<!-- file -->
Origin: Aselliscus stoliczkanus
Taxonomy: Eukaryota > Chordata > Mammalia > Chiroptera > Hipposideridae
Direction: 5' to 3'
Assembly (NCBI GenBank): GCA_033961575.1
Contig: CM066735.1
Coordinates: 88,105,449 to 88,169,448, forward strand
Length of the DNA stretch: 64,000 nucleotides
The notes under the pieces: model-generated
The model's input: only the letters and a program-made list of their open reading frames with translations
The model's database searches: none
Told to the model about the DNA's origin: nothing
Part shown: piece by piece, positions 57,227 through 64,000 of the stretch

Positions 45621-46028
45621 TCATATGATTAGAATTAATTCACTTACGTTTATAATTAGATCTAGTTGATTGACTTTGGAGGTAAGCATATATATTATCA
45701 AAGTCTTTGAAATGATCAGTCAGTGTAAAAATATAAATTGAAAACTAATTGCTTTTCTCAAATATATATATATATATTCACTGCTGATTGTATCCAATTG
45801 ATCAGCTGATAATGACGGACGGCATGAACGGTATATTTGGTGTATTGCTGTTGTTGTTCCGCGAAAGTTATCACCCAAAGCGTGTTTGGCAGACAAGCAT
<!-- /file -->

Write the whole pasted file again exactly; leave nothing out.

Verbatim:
Origin: Aselliscus stoliczkanus
Taxonomy: Eukaryota > Chordata > Mammalia > Chiroptera > Hipposideridae
Direction: 5' to 3'
Assembly (NCBI GenBank): GCA_033961575.1
Contig: CM066735.1
Coordinates: 88,105,449 to 88,169,448, forward strand
Length of the DNA stretch: 64,000 nucleotides
The notes under the pieces: model-generated
The model's input: only the letters and a program-made list of their open reading frames with translations
The model's database searches: none
Told to the model about the DNA's origin: nothing
Part shown: piece by piece, positions 57,227 through 64,000 of the stretch

Positions 45621-46028
45621 TCATATGATTAGAATTAATTCACTTACGTTTATAATTAGATCTAGTTGATTGACTTTGGAGGTAAGCATATATATTATCA
45701 AAGTCTTTGAAATGATCAGTCAGTGTAAAAATATAAATTGAAAACTAATTGCTTTTCTCAAATATATATATATATATTCACTGCTGATTGTATCCAATTG
45801 ATCAGCTGATAATGACGGACGGCATGAACGGTATATTTGGTGTATTGCTGTTGTTGTTCCGCGAAAGTTATCACCCAAAGCGTGTTTGGCAGACAAGCAT